Astronauts aboard the ISS (International Space Station) are scheduled to conduct a spacewalk on 17 August to perform some maintenance work on the space station and deploy five tiny satellites into space. The spacewalk will mark the 7<sup>th time that ISS astronauts have floated into space in 2017. So far, the act has been performed 201 times at the ISS since 1998.

During the upcoming 6-hour-long spacewalk, Russian astronauts Commander Fyodor Yurchikhin and Flight Engineer Sergey Ryazanskiy, members of the Expedition 52 crew, will "perform science and maintenance tasks" and deploy five nano satellites, Sciencealert reported. The nano satellites, weighing around 5 kg (11 pounds) each, will be put into a low-Earth orbit.

One of the mini satellites will be covered with a 3D-printed casing and will help astronauts test how equipment made with such material handle the environment while orbiting the Earth. Yet another nano satellite will be paying tribute to two major anniversaries of the Russian space program – the 60<sup>th anniversary of Sputnik 1 and the 160<sup>th birth anniversary of Russian scientist Konstantin Tsiolkovsky, one of the "fathers of rocketry."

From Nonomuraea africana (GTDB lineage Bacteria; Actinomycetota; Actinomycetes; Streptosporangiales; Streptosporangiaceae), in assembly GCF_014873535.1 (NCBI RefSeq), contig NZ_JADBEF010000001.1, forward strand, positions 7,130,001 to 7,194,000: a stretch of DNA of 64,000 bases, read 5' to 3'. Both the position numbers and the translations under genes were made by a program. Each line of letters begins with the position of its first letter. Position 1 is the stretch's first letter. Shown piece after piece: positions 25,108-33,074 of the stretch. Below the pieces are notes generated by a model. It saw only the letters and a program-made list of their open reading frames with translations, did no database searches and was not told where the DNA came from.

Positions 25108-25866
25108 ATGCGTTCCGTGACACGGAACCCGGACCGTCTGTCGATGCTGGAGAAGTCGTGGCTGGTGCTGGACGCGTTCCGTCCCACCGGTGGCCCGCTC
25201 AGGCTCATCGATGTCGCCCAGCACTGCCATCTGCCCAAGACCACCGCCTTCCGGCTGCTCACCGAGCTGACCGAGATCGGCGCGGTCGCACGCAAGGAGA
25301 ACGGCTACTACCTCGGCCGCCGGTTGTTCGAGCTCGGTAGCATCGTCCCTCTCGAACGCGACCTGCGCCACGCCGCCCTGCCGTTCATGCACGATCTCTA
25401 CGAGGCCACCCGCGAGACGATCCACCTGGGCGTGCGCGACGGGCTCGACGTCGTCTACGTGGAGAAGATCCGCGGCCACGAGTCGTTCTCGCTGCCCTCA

This will be one of the longest spacewalks conducted by ISS astronauts this year. The record for the lengthiest spacewalk in 2017 was set during the 7-hour-long stretch in March, during which US astronaut Peggy Whitson set a new record for the longest period of time a woman has spent in space.

Piers Sellers
This will be one of the longest spacewalks conducted by ISS astronauts this year Nasa / Getty

Whitson is still on the ISS and has so far conducted 4 spacewalks this year. Her Russian colleagues Yurchikhin and Ryazanskiy, both of whom have previously conducted 8 and 3 spacewalks, respectively will now have their opportunity to step outside the ISS.

Last year, Tim Peake became the first British astronaut to conduct a spacewalk, even posting a space selfie to mark the historic event.

The upcoming spacewalk will be live-streamed by Nasa on 17 August at 10am EDT (3pm BST).